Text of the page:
Charlie, brother to the hostess, in good humor offers, "We had a saying in the McKay house: You shake and shake the ketchup bottle; None will come and then a lot'll."
In a way, that quote describes the issue well. Perhaps it is all about the early 20th century and the toll taken on our collective psyche during those years of depravation. During the Great Depression none came, or very little. That era was followed by one of sacrifice to fuel a world war. What followed was a flood of unrivalled prosperity where "a lot" became common and "reflection and study" of those blessing became all too rare as a people once deprived eagerly indulged in that prosperity.
Once again, Thanksgiving is nearly here. As often happens around the holidays, I am feeling a little overwhelmed. Excitement builds over the family gathering and a celebration of our abundant blessings. I dive into the preparation with joy. There are moments, however, when I begin to feel like I am drowning.
On holidays it can be hard to find that balance between celebration and excess. How do we capture the joy and prevent this abundance from becoming a meaningless millstone around our necks? For my part I want to temper my traditions with reflection on moderation, generosity and a belief that, in all truth, less really can be more. It is a blessing to let go, to share, to travel light. We can move so much more freely when we release some of the burdens we tend to heap upon ourselves.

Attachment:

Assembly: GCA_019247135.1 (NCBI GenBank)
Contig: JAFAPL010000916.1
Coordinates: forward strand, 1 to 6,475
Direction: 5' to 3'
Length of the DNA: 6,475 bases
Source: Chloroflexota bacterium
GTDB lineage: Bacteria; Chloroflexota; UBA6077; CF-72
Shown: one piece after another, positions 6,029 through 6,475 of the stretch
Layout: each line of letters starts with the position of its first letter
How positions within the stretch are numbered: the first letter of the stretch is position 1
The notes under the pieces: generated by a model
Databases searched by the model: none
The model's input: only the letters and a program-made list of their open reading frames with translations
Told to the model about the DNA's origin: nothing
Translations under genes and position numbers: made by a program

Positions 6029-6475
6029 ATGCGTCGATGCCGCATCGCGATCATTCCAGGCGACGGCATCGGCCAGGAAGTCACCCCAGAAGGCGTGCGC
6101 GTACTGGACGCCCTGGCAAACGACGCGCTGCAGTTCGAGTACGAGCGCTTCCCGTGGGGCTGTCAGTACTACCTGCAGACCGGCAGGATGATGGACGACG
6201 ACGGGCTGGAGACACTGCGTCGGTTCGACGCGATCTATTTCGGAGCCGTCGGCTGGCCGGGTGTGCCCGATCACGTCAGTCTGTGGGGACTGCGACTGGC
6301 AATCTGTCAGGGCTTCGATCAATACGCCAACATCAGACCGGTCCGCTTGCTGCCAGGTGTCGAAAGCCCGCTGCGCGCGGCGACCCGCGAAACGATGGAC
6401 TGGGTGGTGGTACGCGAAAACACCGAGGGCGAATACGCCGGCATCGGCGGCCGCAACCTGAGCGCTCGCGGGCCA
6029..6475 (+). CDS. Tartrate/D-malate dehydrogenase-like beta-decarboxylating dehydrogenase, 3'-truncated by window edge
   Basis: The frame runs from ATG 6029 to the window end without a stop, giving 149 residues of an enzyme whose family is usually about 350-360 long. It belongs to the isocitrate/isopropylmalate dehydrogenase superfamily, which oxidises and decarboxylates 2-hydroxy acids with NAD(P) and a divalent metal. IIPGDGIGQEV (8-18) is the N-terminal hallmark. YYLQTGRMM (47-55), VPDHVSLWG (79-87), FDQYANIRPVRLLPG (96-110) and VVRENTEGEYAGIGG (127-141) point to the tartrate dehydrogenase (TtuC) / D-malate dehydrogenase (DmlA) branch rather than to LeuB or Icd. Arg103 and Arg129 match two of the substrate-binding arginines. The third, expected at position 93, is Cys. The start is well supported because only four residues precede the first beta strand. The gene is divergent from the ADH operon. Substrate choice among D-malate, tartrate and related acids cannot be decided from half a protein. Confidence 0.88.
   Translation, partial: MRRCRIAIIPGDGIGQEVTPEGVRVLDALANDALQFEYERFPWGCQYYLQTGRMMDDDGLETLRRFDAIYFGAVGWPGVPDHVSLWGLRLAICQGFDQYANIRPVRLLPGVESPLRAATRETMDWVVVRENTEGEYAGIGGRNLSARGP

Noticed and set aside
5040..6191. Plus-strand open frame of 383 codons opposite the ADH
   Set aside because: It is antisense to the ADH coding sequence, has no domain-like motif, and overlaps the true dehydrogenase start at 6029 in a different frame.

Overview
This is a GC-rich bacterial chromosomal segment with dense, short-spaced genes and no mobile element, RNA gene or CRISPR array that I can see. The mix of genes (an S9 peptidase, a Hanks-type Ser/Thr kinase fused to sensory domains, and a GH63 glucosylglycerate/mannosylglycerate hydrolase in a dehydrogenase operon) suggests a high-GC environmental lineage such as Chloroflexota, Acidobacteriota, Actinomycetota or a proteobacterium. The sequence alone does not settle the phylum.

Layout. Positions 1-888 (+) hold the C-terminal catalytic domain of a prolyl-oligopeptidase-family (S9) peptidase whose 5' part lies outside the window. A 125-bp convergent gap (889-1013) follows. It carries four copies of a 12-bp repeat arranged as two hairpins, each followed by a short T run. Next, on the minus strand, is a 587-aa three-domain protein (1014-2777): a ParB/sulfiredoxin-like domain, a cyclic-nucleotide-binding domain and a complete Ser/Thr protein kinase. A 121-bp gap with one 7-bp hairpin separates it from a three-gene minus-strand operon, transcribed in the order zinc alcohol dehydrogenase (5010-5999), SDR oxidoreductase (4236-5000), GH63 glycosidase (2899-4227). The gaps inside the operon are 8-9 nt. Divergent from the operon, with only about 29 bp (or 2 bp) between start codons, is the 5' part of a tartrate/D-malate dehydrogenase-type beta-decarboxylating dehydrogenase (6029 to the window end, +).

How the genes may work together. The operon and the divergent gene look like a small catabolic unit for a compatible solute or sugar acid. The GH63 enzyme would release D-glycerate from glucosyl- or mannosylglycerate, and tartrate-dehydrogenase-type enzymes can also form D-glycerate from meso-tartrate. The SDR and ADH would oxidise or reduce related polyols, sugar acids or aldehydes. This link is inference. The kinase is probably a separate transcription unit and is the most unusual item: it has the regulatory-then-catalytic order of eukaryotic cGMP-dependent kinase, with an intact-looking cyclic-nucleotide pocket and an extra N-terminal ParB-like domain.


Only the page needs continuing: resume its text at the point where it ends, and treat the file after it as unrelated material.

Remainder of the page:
The wisdom of Ecclesiastes speaks to that as well:
Ecclesiastes 3:6 - A time to get, and a time to lose; a time to keep, and a time to cast away.
Maybe this year we will scale back our traditional celebration just a little, trimming away the excess that has lost its meaning and focusing on what we treasure most. I would love to step away from some of the quantity of our feast in favor of focusing on the depth and quality of the celebration.
What if we were to practice a time of casting away to make room for things that are truly most worthy of our attention? Think of what meals might be like if we adorned smaller plates with choice recipes that were more often the result of “reflection and study.” Focusing on an aesthetic of simplicity we might bring a new sense of joy and thankfulness to the table as we dwell on the essence of what we consume and the handprint of God’s careful provision in each mouthful we are blessed to enjoy.